A Parametric Approach to Yeast Growth Curve Estimation and Standardization
The purpose of this thesis is to contribute to the understanding of yeast growth. It builds upon a dataset consisting of growth curves of 576 Saccharomyces cerevisiae mutants in eight different environments. The data will be a part of a publicly available phenotypic library, PROPHECY, containing growth curves and characteristics of viable S. cerevisiae mutants in a wide variety of growth conditions.
We compare the fits of modifications of logistic, Gompertz, and Chapman-Richards models for the growth curves. The comparisons indicate that the modified Chapman-Richards model describes our growth data best. Relevant information about the behavior of the mutants is obtained by estimating physiologically important growth parameters such as lag time (time to adapt to the environmental change), maximum relative growth rate, and efficiency of growth. We introduce an alternative parameterization of the modified Chapman-Richards model that uses these growth parameters and investigate its uniqueness and parameter restrictions. We also show convexity of its logarithmic parameter space.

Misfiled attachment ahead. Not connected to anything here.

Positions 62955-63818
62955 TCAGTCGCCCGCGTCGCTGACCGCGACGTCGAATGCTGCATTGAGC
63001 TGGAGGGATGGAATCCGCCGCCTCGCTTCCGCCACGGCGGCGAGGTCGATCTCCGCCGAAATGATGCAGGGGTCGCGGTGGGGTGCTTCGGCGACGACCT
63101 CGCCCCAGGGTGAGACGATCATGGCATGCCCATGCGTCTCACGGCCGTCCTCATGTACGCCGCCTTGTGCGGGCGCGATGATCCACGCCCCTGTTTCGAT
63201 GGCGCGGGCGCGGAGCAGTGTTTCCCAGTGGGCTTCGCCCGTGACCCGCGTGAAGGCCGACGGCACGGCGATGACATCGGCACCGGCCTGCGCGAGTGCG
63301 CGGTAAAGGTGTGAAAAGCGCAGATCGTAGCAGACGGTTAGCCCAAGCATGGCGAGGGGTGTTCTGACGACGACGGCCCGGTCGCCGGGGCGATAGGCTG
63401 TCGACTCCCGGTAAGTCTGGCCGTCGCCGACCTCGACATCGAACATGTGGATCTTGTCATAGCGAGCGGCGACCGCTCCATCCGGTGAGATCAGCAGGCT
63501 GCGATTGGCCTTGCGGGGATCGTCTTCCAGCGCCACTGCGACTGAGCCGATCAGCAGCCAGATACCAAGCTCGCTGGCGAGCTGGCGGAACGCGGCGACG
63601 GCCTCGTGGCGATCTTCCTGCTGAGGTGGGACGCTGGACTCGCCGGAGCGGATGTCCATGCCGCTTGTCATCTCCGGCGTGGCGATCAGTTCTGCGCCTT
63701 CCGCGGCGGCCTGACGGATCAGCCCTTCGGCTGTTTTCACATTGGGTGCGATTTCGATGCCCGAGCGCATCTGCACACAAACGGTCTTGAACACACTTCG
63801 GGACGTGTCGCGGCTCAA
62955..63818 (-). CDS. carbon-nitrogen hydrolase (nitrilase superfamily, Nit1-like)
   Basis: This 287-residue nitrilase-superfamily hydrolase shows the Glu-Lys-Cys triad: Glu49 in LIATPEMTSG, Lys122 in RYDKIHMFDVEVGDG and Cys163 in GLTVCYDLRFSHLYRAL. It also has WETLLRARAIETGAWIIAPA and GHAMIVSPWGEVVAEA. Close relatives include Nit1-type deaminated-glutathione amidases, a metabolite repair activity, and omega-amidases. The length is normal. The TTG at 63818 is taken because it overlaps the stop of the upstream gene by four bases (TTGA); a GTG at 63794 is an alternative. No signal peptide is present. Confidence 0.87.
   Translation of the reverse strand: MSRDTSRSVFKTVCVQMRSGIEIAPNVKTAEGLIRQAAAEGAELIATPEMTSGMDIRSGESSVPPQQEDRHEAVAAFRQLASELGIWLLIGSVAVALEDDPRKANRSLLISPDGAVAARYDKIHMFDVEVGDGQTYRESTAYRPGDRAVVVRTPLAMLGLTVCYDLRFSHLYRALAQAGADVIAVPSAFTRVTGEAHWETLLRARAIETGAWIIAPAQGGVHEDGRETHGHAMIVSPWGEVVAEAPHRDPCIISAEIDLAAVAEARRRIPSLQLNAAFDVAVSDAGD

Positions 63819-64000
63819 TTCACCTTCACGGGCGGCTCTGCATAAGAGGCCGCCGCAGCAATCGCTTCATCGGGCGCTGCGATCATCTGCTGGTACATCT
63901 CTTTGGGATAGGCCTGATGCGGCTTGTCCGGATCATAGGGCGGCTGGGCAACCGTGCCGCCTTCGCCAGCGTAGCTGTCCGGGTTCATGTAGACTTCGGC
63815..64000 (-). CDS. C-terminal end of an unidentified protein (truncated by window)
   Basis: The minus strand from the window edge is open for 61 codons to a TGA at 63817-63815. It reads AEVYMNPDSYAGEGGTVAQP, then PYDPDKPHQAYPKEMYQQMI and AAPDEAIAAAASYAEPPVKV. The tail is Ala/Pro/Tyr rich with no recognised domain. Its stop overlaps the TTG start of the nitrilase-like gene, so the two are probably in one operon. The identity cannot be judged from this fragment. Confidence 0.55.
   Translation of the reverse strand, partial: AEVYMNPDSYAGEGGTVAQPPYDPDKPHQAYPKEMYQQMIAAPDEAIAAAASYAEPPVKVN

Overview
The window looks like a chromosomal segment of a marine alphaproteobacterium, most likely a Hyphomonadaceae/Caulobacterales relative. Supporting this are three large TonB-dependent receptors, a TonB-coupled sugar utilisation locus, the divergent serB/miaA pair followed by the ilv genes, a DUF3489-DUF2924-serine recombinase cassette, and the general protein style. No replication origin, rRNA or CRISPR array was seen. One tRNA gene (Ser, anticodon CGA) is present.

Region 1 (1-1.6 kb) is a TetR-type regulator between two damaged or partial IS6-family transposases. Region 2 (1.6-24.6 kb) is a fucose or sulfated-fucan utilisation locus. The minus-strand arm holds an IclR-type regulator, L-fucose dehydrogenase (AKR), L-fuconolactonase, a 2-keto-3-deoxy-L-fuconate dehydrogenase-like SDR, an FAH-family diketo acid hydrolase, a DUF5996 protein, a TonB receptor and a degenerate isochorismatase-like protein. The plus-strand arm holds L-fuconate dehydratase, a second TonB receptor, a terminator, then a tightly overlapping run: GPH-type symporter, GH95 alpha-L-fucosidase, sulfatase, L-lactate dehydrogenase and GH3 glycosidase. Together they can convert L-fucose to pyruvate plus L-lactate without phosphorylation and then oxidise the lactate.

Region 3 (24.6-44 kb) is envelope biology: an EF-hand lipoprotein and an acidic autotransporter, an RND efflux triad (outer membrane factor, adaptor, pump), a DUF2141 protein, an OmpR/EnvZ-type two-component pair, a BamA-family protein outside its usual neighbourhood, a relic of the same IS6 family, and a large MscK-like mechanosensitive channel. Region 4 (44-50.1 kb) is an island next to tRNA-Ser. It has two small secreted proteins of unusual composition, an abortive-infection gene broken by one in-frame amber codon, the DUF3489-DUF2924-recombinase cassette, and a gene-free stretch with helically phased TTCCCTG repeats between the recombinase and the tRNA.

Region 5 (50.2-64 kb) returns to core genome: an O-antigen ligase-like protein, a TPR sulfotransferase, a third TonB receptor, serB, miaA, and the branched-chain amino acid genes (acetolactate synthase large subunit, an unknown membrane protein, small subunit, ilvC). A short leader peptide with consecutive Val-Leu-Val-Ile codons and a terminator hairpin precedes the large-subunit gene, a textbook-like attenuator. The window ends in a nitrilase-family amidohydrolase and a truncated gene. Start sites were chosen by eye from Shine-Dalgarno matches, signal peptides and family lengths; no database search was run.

One of our findings is that the lag time and the growth rate depend strongly on the initial population size. However, in large-scale experiments with hundreds of strains, it is difficult to have the same constant initial population size. To address this problem and to enable easy visualization of the data, we develop a method to standardize growth curves with respect to the initial population size. The idea is to use a modified Chapman-Richards curve to predict what the behavior of a growth curve would have been, had the population had a fixed standard initial size. As a result, the initial population size correlation with lag time and growth rate reduces remarkably. We also introduce two ways to construct a summary curve from several standardized growth curves.
We suggest a set of filtering methods, based on the standardized and summary curves, in order to detect experiments and individual curves that are atypical or spurious. Finally, we compare the variability of wild type normalized mutant growth parameters from the modified Chapman-Richards, standardized, and summary curves. The variances are typically slightly smaller with the standardizing and summarizing methods than with the direct Chapman-Richards approach.
MSC2000 classification: 62P10
optical density (OD)
stationary phase OD increment